Torn Meniscus

A torn meniscus is one of the most common knee injuries.
Learn about the causes, risk factors, and symptoms of meniscal tears (torn meniscus), as well as the diagnostic approach and treatment options. Learn how to manage knee pain and regain mobility following this common injury.

What is a torn meniscus?

A meniscal tear is a common knee injury affecting the rubbery, crescent-shaped meniscus that acts as a cushion between the femur (thigh bone) and tibia (shin bone). Each knee has two menisci, one on the inner (medial) side and one on the outer (lateral) side. The menisci help distribute body weight across the knee joint, provide shock absorption, and improve joint stability. Meniscal tears can range from minor to severe and may cause pain, swelling, and limited range of motion.

Diagram illustrating the anatomy of the medial and lateral meniscus

Risk factors for meniscal injuries

Several factors increase the risk of meniscal tears, including:

  • Older adults have a higher risk due to age-related degeneration of the meniscus.
  • Participation in sports that involve sudden twisting, pivoting, or direct impact to the knee, such as soccer, basketball, and football.
  • Repetitive kneeling, squatting, or lifting heavy objects.
  • A history of knee injuries can weaken the meniscus and predispose it to tearing.


Symptoms of a torn meniscus

The symptoms of a meniscal tear may include:

  • Pain, particularly when twisting or rotating the knee.
  • Swelling and stiffness, usually within 24-48 hours of the injury.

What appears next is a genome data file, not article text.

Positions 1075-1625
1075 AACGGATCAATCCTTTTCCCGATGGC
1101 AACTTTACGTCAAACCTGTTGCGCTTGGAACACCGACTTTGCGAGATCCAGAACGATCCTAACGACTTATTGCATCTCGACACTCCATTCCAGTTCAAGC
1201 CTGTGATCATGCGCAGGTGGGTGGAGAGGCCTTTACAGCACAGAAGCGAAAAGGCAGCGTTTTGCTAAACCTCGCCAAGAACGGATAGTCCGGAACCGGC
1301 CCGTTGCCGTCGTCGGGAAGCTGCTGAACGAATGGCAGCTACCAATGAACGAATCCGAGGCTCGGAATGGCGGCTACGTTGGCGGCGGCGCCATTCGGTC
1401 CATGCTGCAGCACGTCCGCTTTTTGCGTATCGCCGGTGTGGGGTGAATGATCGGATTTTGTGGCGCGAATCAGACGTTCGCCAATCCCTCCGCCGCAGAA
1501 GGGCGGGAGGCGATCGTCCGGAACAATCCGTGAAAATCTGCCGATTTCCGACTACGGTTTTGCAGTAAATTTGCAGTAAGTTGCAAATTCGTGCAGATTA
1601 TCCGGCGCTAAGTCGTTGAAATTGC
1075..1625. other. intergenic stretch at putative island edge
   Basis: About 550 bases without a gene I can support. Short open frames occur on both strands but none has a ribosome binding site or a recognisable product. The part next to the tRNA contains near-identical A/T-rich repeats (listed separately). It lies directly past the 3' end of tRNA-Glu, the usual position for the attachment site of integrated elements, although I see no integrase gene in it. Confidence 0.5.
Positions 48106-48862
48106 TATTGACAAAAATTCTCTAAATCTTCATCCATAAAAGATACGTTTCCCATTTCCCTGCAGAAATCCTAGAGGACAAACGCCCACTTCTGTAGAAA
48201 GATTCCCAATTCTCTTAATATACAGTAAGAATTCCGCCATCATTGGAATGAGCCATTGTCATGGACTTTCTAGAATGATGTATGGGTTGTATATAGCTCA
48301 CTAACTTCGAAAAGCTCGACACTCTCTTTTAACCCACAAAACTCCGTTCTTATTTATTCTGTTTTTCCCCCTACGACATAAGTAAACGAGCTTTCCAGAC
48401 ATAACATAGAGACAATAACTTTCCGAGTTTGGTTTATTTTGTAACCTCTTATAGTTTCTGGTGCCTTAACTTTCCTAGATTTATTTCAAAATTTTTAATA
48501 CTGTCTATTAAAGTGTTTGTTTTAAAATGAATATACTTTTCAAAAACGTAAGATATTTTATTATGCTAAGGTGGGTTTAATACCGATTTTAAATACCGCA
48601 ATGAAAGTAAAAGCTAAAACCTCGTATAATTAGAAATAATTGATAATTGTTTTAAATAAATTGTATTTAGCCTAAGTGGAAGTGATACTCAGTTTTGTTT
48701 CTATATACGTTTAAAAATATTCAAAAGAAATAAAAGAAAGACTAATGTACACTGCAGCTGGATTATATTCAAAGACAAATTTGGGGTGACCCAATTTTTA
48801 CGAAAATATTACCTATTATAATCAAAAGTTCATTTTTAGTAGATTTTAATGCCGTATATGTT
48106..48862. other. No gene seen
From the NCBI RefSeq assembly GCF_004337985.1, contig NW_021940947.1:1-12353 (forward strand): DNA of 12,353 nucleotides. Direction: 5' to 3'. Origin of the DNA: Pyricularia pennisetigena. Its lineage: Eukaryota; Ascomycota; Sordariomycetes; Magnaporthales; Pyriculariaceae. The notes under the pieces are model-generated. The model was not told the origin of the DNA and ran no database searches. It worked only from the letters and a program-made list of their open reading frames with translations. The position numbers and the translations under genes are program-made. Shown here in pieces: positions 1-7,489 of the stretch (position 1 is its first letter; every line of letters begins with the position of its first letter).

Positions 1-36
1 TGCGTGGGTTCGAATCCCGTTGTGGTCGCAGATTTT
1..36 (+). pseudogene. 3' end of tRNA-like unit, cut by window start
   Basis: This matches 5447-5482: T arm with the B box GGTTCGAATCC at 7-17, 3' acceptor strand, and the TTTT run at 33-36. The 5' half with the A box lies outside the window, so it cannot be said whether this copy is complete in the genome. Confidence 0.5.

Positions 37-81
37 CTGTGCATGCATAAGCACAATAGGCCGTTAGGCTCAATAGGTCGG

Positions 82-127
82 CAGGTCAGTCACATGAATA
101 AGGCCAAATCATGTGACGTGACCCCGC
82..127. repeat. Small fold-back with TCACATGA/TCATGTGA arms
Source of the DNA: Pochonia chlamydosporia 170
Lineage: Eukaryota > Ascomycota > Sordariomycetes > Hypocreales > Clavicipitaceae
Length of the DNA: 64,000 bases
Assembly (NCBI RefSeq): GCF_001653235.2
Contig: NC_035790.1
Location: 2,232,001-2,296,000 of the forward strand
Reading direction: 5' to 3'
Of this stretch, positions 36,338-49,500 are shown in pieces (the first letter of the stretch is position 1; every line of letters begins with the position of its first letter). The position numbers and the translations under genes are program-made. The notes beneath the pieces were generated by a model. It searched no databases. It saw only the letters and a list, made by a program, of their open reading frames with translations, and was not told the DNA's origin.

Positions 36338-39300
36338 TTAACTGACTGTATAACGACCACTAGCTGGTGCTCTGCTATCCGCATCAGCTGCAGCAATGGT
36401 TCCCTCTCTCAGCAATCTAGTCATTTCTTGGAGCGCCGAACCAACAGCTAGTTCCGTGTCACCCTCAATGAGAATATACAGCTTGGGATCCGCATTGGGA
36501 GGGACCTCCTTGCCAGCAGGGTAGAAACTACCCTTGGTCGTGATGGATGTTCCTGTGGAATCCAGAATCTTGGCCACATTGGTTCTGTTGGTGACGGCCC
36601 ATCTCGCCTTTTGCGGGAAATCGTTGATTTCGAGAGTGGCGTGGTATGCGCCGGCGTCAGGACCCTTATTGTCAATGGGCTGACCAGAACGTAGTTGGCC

• Limited range of motion of the knee.
  • A "locking" or "catching" sensation in the knee.
  • A feeling of instability or "giving way" when weight bearing on the affected leg.

Diagnosis of a torn meniscus

Diagnosis of a meniscal tear typically involves a combination of methods to ensure accurate assessment of the injury. During a physical examination, a healthcare provider will evaluate the knee for swelling, tenderness, and range of motion. The McMurray test is another diagnostic tool used by doctors to determine the presence of a meniscal tear; the doctor will bend and straighten the knee while applying pressure to identify any clicking or grinding sensations. Imaging tests, such as X-rays, may be employed to rule out other knee conditions, while magnetic resonance imaging (MRI) can provide a detailed view of the meniscus and surrounding structures, further assisting in the diagnosis process.

Diagram illustrating the different types of meniscal tears

Management of a torn meniscus

Treatment for a meniscal tear depends on the severity, location, and the patient's overall health. Management options will range from conservative measures (non-surgical) through to surgery.

  • Non-surgical treatments: Rest, ice, compression, and elevation (RICE) can help improve pain and swelling in the acute setting. Non-steroidal anti-inflammatory drugs (NSAIDs) may be prescribed for pain relief. Physical therapy can help improve range of motion and strengthen the surrounding muscles.
  • Surgical treatments: Arthroscopic surgery may be performed to repair or trim the torn meniscus. In some cases, partial or total removal of the meniscus may be necessary if the damage is severe.

I’m available to help and treat patients with meniscal tears and knee injuries. If you would like further advice and assistance in management, please contact us and book an appointment to discuss this further.

More Articles